Citizenship

If you are a permanent resident, you will be eligible to apply for citizenship if you meet these requirements:
  • you have had lawful permanent resident status for at least five years (there are multiple exceptions to this rule and you should consult an attorney to see if you fall under one of the exceptions),
  • you have lived in the U.S. continuously for the five years preceding your application, and during that you have not spent more than one continuous year outside the U.S.
  • you have been physically present in the U.S. for at least half of the five years before filing your application,
  • you have lived in the district or state where you are filing your application for at least three months,
  • you are at least 18 years of age,
  • you are able to show that you have good moral character,
  • you are able to speak, read, and write in English (there are waivers for this requirement, please consult an immigration attorney to see if you qualify for a waiver of the English requirement),
  • you are able to pass a short civics exam covering basic U.S. government and history questions (there is a waiver for the civics exam, an attorney can help you apply for the waiver if you are unable to complete the exam), and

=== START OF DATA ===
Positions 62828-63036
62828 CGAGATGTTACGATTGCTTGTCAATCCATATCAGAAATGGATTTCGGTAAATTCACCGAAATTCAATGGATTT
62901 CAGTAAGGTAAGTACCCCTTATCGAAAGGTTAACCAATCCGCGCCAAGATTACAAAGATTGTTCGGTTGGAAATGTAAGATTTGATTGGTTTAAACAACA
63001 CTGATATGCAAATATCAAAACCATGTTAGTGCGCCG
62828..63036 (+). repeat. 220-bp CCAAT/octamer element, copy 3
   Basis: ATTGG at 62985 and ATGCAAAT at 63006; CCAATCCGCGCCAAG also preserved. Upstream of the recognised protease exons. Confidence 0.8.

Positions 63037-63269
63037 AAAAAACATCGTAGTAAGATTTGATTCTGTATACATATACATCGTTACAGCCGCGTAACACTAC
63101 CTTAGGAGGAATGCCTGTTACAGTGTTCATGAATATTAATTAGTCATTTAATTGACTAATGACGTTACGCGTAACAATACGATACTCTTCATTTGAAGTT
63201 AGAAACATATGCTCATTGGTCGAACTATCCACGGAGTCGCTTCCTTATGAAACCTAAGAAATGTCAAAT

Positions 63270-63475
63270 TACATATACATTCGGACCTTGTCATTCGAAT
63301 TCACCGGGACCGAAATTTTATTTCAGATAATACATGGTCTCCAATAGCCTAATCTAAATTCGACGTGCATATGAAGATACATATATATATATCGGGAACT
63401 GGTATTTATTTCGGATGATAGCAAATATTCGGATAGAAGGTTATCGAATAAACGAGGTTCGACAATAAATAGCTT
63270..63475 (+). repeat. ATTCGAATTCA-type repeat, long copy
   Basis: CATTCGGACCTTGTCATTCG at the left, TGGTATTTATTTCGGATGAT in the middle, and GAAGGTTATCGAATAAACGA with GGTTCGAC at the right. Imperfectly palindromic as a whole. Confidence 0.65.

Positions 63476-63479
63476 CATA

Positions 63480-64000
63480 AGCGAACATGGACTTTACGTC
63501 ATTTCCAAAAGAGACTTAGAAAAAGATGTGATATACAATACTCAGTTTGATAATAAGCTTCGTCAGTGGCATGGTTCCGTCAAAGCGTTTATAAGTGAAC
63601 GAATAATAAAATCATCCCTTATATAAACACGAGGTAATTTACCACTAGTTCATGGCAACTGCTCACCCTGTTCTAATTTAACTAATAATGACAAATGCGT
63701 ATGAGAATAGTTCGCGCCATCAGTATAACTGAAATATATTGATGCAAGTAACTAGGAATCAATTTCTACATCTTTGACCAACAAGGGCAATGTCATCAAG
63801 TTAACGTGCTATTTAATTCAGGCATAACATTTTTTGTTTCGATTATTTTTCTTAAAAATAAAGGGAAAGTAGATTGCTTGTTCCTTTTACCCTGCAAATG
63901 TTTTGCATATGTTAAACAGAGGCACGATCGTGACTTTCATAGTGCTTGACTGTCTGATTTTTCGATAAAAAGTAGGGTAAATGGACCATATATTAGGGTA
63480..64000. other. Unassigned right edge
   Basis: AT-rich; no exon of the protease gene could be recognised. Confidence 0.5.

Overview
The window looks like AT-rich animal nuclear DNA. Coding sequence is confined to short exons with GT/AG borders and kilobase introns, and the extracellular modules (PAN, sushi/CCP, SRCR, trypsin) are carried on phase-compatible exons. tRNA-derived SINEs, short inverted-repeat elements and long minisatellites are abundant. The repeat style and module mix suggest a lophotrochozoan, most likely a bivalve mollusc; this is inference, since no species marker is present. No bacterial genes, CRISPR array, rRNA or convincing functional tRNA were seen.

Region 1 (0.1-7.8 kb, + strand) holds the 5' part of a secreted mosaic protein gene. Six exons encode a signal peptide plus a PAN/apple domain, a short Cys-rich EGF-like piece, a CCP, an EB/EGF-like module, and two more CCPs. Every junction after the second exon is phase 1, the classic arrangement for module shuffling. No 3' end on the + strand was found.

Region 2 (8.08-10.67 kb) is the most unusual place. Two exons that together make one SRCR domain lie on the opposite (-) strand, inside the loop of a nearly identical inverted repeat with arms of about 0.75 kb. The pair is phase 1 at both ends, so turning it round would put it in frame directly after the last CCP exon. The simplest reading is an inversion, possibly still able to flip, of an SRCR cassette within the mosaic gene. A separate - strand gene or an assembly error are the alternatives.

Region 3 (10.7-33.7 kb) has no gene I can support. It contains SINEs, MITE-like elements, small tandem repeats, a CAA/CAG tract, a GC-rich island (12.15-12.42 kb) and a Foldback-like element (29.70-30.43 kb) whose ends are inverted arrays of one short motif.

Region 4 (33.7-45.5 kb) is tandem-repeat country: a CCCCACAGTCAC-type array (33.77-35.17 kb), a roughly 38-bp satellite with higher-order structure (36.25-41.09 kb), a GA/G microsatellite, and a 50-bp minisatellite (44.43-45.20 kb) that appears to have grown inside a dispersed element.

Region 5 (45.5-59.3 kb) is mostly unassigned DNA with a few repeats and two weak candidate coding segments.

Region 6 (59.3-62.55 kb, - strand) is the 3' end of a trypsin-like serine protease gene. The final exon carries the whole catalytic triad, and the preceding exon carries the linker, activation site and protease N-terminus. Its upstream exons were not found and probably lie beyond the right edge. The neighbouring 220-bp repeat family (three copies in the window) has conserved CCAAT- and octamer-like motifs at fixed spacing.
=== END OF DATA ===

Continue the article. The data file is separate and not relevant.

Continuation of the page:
• you are willing to swear that you uphold the principles of the U.S. Constitution
If you are a conditional resident for 2 years, you will have to apply to remove the conditions on your residence. For a more detailed explanation on that service, please visit the Removal of Conditions on Residence page under Practice Areas. If you remove the conditions on your residence, those 2 years will count toward the time you need to be a permanent resident before applying for citizenship. If you are married to a U.S. citizen, you only need to wait 3 years after receiving your green card to apply for citizenship, including the time that you were a conditional resident. We are often asked why someone should apply for citizenship and not just stay a permanent resident indefinitely. Here are just some of the many benefits of a citizen that a permanent resident cannot enjoy:
  • the right to vote
  • the right to obtain certain jobs
  • security from any future anti-immigrant laws
  • security from possible removal / deportation in the future
  • the right to live outside the U.S. without losing status in the U.S.
  • special rights and protections when traveling outside the U.S., especially for longer than 6 months at a time
  • an unquestioned right to return to the United States
  • the ability to bring other family members to the United States (faster than you could as a permanent resident) or to pass citizenship to your children, and
  • the right to apply for public benefits.
There are possibilities for early application and you should consult with an experienced lawyer to see if you qualify for one of them or any of the exceptions to any of the requirements.